Experience and education are no longer the most important determining factors in hiring decisions. "Culture fit" is the new, cooler dog on the block. And we're just now seeing its dark side.
I've recently returned from Myanmar, where my job was to write about the systemic discrimination faced by some of the country's ethnic and religious minorities. Over the past few weeks, I've been diving deep into the issue in an attempt to bring clarity to the sometimes blurry lines between prejudice, discrimination, and oppression.
I met people who weren't allowed to sign an apartment lease because it read "No Muslims allowed" on the contract, and I spent time with others who were taken out of college classrooms and forced by gunpoint to live in what researchers at the US Holocaust Memorial Museum have referred to as concentration camps.
So on a train ride last week, when I was listening to the audiobook version of Originals by Adam Grant, I was ultra-sensitive when the book's narrator read the following passage:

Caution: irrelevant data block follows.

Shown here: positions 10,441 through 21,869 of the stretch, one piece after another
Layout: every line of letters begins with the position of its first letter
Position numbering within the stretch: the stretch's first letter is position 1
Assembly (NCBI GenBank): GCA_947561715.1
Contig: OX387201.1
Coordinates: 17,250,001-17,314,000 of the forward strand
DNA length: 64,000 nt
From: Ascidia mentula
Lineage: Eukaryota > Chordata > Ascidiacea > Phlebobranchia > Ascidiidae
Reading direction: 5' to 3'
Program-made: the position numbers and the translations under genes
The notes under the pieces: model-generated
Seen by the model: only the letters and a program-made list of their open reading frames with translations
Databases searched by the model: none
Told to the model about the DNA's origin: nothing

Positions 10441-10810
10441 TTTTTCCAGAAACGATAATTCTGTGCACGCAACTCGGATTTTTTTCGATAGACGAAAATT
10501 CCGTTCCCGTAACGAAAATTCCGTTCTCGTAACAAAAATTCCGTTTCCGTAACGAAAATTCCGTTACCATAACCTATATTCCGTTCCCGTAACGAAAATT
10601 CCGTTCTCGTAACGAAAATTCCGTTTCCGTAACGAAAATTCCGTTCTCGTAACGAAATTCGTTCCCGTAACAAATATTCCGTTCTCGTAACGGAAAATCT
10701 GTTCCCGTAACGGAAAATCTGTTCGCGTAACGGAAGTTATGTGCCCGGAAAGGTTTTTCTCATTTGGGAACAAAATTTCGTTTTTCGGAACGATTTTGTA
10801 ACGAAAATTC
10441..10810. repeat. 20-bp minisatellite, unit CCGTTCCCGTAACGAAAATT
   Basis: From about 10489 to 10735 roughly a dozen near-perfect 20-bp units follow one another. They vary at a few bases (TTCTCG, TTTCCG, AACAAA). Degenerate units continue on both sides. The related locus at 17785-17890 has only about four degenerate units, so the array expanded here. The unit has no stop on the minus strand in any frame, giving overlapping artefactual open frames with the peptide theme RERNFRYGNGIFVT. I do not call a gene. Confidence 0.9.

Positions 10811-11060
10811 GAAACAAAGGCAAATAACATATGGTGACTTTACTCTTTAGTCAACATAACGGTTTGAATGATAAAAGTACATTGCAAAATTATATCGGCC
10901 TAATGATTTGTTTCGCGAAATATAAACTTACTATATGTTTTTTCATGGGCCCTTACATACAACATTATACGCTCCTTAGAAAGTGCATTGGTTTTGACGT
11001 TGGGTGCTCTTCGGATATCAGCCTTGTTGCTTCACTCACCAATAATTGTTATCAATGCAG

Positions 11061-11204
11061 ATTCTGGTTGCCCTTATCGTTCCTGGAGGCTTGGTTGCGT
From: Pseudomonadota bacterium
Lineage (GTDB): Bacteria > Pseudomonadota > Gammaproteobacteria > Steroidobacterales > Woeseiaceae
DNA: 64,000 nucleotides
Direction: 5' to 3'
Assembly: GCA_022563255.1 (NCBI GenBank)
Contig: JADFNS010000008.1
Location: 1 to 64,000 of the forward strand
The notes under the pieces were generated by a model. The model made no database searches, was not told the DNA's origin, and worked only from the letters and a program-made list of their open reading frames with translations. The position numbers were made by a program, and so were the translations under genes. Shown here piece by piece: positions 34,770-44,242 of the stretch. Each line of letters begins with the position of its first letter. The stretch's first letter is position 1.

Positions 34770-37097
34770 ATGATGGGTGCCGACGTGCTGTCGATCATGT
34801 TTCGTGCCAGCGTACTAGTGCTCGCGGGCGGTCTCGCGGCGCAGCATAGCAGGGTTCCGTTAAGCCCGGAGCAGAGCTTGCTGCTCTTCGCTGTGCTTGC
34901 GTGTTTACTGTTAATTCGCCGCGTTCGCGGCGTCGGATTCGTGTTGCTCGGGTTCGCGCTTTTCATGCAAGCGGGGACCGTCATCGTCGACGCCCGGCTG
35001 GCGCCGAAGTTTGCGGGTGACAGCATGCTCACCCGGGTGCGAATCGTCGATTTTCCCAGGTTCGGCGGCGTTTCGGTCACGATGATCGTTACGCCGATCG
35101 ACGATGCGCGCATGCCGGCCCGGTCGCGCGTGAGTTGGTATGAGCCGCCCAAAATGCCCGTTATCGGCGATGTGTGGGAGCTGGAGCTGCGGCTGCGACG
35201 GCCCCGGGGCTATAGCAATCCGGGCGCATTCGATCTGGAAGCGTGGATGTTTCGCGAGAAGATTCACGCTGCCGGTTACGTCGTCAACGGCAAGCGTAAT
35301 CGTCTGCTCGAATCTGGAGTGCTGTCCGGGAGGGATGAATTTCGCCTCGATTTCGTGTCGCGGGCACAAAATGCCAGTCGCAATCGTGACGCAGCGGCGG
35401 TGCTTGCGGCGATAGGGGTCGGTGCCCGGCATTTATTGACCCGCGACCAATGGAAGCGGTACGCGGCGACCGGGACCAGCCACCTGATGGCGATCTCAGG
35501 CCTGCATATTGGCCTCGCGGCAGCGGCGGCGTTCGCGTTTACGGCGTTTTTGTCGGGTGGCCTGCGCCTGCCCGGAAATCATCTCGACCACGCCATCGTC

"'Cultural fit has become a new form of discrimination,' Northwestern University sociologist Lauren Rivera finds."
Whoa. Say what? I paused it, bookmarked the section, and pushed play. The next line:
"Too often, it is a 'catchall used to justify hiring people who are similar to decision makers and rejecting people who are not.'"
I paused it again, this time letting the words sink in for the remainder of the train ride.
This is when thoughts swirled. Was this some kind of elitist statement, the hijacking of a serious word and concept like discrimination for the sake of applying it to a relatively inconsequential matter? I thought about the Civil Rights Act of 1964, how it sought to provide equal opportunity for employment by banning job discrimination in hiring, promoting, and firing on the basis of race, color, religion, sex, and national origin.
Then I thought about how such discrimination happens anyways, how in 2014 women were paid 79% what men were paid ( PDF here on that), and how companies such as Chik-Fil-A, Southwest Airlines, Nike (not to mention nearly every tech company) frequently tout their cool company culture as the primary reason why employees should join their team.
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